A push for differentiation

Acute myeloid leukemia (AML) is a blood cancer in which the process of forming mature, differentiated and non-dividing myeloid white blood cells is blocked. This causes immature white blood cells to build up in the bone marrow and disrupt normal blood cell production. One approach to treating the cancer involves targeting of the epigenetic regulator LSD1 to overcome the differentiation blockade. But because LSD1 is also involved in other steps of myeloid cell differentiation, its inhibition was not well tolerated by patients in a clinical trial. A study led by Ludwig Oxford’s Yang Shi and published in a May issue of iScience reported the identification of metabolic processes that could be targeted in tandem to improve this strategy and lower the required dosage of LSD1 inhibitor. Screening a library of drugs, Yang and his colleagues found that targeting fatty acid and purine metabolic pathways in combination with LSD1 inhibition improved significantly on LSD1 inhibition alone in cell culture models of AML differentiation. The team also performed mathematical modeling of the potential effects of varying the concentrations and dosing intervals of such drug combinations on cell maturation and tumor burden. The study establishes a basis for preclinical development of a new AML treatment approach.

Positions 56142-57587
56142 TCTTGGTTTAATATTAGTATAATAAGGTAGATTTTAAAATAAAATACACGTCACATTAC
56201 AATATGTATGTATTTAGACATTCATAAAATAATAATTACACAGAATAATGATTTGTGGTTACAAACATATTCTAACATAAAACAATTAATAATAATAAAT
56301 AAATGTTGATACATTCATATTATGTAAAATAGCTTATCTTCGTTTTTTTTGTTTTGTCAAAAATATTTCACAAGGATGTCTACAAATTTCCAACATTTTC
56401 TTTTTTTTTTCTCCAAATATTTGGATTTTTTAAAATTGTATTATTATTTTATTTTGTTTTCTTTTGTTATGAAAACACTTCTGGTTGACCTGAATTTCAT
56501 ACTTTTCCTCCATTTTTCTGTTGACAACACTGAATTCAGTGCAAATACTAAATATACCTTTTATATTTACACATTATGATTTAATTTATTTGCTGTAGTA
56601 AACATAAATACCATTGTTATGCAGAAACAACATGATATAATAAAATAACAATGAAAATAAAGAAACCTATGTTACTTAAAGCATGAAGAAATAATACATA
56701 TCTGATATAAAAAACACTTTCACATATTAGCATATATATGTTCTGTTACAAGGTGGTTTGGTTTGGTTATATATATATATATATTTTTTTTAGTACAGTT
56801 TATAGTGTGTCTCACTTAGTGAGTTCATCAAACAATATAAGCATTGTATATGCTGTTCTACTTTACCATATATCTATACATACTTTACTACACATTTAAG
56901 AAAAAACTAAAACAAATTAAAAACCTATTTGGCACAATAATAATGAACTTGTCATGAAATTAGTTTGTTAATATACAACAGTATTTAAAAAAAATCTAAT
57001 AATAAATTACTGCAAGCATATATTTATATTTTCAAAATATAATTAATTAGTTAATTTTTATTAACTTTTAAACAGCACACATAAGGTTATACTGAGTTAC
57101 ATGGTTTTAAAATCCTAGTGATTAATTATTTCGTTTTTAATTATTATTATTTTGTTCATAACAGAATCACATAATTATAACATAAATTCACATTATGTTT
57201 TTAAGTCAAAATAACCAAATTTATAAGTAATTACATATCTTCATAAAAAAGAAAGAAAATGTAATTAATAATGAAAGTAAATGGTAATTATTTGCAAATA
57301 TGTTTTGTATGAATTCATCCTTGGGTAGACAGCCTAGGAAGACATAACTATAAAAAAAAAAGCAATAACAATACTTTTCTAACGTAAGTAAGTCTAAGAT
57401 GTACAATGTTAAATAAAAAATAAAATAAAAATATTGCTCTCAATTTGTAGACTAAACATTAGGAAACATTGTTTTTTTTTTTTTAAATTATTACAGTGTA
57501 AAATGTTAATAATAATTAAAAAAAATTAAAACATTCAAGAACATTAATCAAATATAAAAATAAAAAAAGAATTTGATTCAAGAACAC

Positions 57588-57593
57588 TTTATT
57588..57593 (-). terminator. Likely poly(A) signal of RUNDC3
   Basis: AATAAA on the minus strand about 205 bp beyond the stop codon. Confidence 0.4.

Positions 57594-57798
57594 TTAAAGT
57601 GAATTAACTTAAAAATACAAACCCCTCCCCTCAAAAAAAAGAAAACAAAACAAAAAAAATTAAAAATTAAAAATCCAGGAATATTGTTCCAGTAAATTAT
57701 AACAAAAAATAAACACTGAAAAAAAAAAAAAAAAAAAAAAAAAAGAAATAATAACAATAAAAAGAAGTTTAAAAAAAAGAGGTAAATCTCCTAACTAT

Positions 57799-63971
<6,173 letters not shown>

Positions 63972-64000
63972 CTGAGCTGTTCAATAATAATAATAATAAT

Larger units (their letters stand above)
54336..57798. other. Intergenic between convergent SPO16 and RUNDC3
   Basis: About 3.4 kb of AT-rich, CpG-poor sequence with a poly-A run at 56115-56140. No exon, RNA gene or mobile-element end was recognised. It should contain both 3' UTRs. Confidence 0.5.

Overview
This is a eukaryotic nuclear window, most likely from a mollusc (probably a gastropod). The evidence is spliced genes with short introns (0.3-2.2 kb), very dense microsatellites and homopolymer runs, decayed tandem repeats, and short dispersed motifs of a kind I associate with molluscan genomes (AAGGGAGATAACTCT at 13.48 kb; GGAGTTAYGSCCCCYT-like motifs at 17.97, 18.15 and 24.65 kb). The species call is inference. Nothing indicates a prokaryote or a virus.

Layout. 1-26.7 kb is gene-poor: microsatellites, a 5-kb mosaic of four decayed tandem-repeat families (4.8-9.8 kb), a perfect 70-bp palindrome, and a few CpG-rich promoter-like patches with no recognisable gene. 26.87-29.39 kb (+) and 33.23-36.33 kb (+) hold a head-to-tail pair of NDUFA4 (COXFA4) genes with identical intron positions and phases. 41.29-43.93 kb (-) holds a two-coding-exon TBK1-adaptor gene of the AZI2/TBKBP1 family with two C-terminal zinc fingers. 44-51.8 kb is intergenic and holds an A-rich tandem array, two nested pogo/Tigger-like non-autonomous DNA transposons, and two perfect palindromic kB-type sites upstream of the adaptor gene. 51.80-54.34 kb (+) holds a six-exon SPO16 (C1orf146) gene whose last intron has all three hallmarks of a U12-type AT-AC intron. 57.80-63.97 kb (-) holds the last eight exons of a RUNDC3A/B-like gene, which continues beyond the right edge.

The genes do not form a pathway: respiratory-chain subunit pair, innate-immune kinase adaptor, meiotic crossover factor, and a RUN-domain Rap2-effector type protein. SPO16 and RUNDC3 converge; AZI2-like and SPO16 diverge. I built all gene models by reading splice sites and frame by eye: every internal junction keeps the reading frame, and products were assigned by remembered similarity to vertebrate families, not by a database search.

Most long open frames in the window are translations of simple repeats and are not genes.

This article appeared in the August 2021 issue of Ludwig Link. Click here to download a PDF (2MB).


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